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Some Tips Before Buying a Tactical Folding Knife

Some Tips Before Buying a Tactical Folding Knife
Ever since the first human ancestor decided to use the edge of sharp rock as a cutting tool, man has had a love affair with knives. This passion continues to this day because, even in our modern, fast-paced, lives, many of us still have a need for a cutting tool on a daily basis.
As man progressed from the Stone Age to the Bronze Age and then, to the Iron Age, blade technology has both proliferated and advanced. As a result, various cities around the world such a Solingen, Germany, Toledo, Spain, and Sheffield, England became widely known as cutlery manufacturing centers. This drew artisans from around the world to live, study, and work there.
Tactical folding knives are often purposing specific tools and bladesmiths have long recognized the need for specialized designs. Now such a wide range of blade types and steels to choose from that it is sometimes difficult for a person to wade through all of the available designs to find the best tactical folding knife for their particular needs.

What Size Tactical Folding Knife Do You Need?

When choosing an every-day-carry size is one of the first criteria to consider. Modern tactical EDC blades range in size from the very small to the very large.
Some users might prefer a relatively small blade that they can carry in their front pocket without impeding access to other items such as change, while others might prefer a relatively large model that they can carry in their back pocket.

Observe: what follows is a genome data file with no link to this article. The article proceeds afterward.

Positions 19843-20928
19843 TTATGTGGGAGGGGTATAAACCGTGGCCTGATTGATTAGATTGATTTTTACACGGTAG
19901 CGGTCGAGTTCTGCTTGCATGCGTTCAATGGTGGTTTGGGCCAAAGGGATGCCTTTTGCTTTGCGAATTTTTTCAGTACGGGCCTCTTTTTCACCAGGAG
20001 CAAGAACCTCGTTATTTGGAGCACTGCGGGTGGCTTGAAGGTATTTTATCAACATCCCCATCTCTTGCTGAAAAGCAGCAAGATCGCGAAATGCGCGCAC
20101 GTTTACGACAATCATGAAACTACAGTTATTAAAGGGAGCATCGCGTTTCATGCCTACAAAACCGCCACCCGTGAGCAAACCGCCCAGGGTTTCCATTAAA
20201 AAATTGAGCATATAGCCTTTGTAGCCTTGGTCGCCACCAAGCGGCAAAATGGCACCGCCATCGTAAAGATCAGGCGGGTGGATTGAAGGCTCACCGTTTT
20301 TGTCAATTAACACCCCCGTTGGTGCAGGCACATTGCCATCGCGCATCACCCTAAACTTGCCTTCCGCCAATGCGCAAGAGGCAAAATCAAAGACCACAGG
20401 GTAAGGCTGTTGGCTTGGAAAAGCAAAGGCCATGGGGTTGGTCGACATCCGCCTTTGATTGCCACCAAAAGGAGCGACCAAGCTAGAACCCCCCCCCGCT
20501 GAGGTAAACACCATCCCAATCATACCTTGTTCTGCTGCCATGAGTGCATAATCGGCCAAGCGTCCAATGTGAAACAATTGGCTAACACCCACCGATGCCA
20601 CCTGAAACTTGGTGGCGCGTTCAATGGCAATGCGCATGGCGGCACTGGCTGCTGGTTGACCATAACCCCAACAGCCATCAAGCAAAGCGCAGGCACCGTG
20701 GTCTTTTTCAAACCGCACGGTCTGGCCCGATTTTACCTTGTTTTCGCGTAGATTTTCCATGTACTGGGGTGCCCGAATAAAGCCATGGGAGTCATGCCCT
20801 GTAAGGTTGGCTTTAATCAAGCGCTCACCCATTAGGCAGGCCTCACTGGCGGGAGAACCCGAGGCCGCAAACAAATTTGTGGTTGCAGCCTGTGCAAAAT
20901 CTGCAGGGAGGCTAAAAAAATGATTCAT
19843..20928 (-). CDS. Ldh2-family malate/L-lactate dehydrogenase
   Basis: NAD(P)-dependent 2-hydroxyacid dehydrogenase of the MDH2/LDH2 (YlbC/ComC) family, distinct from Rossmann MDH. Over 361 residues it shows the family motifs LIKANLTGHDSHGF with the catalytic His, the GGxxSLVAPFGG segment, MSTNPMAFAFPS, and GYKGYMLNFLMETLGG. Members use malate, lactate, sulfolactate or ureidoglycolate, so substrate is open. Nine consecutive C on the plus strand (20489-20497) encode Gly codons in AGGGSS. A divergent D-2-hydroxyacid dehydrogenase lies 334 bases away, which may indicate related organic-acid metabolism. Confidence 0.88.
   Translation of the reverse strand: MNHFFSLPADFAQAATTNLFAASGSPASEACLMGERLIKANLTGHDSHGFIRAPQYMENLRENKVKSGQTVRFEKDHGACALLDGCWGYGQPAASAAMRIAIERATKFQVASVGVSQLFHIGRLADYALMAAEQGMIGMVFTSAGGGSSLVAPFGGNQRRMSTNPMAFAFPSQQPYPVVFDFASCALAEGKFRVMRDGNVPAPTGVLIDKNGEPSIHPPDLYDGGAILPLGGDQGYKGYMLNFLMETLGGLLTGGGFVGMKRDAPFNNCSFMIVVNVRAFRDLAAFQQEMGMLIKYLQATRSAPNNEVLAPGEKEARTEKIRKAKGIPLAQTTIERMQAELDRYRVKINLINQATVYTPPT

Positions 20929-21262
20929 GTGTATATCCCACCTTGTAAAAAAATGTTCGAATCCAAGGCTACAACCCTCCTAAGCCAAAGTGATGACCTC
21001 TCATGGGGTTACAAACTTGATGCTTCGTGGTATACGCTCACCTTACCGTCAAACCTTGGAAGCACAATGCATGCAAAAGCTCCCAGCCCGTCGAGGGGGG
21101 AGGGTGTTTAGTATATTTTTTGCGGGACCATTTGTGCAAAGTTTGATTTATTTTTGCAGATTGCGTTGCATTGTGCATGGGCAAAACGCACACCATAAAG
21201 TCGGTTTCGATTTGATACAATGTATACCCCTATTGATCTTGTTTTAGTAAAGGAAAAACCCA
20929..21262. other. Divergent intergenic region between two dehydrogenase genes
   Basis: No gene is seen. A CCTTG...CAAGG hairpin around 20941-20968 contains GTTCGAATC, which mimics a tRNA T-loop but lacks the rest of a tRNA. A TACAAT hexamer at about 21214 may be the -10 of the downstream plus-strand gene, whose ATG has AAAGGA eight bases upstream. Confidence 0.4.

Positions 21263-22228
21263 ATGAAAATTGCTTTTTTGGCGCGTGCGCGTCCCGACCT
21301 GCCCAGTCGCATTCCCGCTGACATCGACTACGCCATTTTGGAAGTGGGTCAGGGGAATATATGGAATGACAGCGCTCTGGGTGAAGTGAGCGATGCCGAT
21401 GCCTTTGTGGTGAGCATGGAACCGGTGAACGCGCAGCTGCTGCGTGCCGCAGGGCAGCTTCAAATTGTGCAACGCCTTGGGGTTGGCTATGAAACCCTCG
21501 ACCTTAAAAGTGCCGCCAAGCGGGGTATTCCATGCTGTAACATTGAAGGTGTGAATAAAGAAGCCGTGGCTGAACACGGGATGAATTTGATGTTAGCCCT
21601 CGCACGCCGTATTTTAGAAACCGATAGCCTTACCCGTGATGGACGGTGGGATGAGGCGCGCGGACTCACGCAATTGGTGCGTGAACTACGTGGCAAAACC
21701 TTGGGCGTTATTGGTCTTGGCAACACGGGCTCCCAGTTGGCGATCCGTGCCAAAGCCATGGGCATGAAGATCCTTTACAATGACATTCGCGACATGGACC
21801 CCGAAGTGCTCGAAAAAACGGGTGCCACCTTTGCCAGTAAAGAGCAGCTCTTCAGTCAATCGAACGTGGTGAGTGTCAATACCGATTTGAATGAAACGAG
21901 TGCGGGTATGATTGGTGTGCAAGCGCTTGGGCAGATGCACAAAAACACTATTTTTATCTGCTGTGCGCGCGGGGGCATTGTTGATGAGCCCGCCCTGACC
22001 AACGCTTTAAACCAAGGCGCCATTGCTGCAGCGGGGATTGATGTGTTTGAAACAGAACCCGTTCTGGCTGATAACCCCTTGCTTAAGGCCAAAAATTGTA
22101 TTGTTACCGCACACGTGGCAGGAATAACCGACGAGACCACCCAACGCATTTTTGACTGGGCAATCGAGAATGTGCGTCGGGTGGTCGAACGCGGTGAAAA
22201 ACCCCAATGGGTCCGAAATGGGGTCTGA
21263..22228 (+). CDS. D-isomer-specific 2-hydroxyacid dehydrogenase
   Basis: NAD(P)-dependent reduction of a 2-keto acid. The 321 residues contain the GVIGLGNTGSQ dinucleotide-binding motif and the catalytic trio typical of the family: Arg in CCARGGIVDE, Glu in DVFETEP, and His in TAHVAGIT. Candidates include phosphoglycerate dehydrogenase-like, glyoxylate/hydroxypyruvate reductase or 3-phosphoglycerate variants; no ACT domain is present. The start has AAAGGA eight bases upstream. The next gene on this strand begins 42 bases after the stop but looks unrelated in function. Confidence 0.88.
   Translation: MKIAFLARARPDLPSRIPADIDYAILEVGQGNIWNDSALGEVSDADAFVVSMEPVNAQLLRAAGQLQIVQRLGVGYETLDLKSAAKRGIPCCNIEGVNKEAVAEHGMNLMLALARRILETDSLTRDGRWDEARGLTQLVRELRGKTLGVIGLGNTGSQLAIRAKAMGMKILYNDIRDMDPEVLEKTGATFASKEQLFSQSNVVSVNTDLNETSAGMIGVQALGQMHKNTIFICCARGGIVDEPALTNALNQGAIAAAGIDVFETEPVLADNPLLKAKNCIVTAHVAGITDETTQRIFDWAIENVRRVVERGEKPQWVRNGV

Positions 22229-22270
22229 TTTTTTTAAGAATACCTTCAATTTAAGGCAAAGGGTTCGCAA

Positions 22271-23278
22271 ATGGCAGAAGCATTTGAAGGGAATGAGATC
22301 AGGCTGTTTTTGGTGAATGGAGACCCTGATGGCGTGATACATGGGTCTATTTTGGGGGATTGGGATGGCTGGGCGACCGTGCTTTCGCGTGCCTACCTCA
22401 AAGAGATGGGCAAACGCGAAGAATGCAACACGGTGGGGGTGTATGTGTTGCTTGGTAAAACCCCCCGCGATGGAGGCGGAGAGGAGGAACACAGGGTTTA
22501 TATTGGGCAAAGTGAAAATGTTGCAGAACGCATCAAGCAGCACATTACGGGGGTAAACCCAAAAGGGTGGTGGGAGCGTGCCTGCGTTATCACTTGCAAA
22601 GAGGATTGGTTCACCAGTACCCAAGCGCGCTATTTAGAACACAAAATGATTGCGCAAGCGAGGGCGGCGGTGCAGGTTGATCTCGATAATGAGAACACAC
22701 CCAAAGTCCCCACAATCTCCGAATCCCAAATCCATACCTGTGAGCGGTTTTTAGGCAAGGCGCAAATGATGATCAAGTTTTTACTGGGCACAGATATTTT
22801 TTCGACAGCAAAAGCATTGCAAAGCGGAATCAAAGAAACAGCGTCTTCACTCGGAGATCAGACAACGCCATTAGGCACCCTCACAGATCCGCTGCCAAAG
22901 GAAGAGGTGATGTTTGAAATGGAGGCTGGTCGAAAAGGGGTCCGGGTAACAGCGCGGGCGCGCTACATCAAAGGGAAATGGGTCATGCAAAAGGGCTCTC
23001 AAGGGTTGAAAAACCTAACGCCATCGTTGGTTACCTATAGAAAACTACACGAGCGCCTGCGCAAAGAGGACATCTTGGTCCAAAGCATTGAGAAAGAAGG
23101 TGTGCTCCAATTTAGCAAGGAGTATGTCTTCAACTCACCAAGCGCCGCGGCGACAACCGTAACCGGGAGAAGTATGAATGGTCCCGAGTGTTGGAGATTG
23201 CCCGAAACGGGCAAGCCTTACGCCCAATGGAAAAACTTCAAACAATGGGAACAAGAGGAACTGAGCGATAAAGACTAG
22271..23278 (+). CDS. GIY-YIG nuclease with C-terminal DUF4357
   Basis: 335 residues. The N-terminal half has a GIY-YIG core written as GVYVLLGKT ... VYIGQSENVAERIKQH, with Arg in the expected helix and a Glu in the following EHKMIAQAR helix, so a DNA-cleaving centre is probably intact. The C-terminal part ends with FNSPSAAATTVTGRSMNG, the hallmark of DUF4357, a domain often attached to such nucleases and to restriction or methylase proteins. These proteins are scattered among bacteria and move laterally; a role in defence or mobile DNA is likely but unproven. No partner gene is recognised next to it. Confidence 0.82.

Start by looking for a tactical pocket knife with a size that is appropriate for your intended use and where you think you'll be most likely to carry it.
The most common options are a belt pouch or a pocket clip which enables user to carry in both tip-down or tip-up as well as left or right side.

Blade Steel Compositions of the Folding Tactical Knife

Until just a few decades ago, stainless steels were non-existent. All knives made prior to the invention of stainless steels were made from high carbon tool steel such as SAE 1095.
With the invention of modern stainless steels, most production manufacturers quickly embraced the various new stainless blade steels because of two important factors.

  1. Stainless steels do not corrode as quickly as high carbon tool steels.
  2. They require less care and maintenance.

That being said, high carbon tool steels do have the advantage of having a smaller grain structure than most stainless steels. As a result, they are not only easier to sharpen, but they will often take a finer edge and hold it longer than stainless steels.
But stainless steels offer the advantage of a high degree of corrosion resistance, and with the inclusion of such minerals as Molybdenum and Vanadium as well as the process of making so-called "powder steels", blade steel manufacturers are now able to produce stainless steels with an extremely fine grain structure.
Therefore, when choosing an every-day-carry, most of the users prefer folding tactical knives with blades made from premium quality stainless steels like 440C, 420HC, 420J2, AUS-8. Even ATS-34 or semi-stainless steels such as D2 are more popular than non-stainless, high carbon steels for the reason that they need less preservation to protect them from rust.

The Opening Mechanism of Tactical Pocket Knife

The tactical folder "working knives" of yesteryear commonly featured a "nail nick" to enable the user to open the blade with two hands.
Today's tactical pocket knives commonly feature a means by which the blade can be opened using a single hand.
This is accomplished by incorporating a thumb stud or a round hole in the back of the blade that gives tactile feedback and allows the user to open the knife without having to look at it.
While such a feature is often chosen by users who are looking for a tactical edc knife intended to be used strictly as a tool, those who purchase an everyday carry for tactical purposes often prefer knives with assisted opening mechanisms for quick blade deployment in tactical situations.
As a result, most manufacturers have developed their own proprietary versions of the assisted opening mechanism. They are marketed under various names such as Nitrous Assist, SOG Assisted Technology, SpeedSafe, Outburst, and F.A.S.T.